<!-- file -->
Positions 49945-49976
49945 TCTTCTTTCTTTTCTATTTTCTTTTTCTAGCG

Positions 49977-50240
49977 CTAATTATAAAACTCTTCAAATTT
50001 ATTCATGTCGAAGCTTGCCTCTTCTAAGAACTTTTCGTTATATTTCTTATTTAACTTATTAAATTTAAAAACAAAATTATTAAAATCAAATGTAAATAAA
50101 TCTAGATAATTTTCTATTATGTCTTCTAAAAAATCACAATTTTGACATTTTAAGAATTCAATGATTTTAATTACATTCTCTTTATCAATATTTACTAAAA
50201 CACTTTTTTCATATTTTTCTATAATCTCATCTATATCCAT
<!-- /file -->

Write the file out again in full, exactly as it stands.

Positions 49945-49976
49945 TCTTCTTTCTTTTCTATTTTCTTTTTCTAGCG

Positions 49977-50240
49977 CTAATTATAAAACTCTTCAAATTT
50001 ATTCATGTCGAAGCTTGCCTCTTCTAAGAACTTTTCGTTATATTTCTTATTTAACTTATTAAATTTAAAAACAAAATTATTAAAATCAAATGTAAATAAA
50101 TCTAGATAATTTTCTATTATGTCTTCTAAAAAATCACAATTTTGACATTTTAAGAATTCAATGATTTTAATTACATTCTCTTTATCAATATTTACTAAAA
50201 CACTTTTTTCATATTTTTCTATAATCTCATCTATATCCAT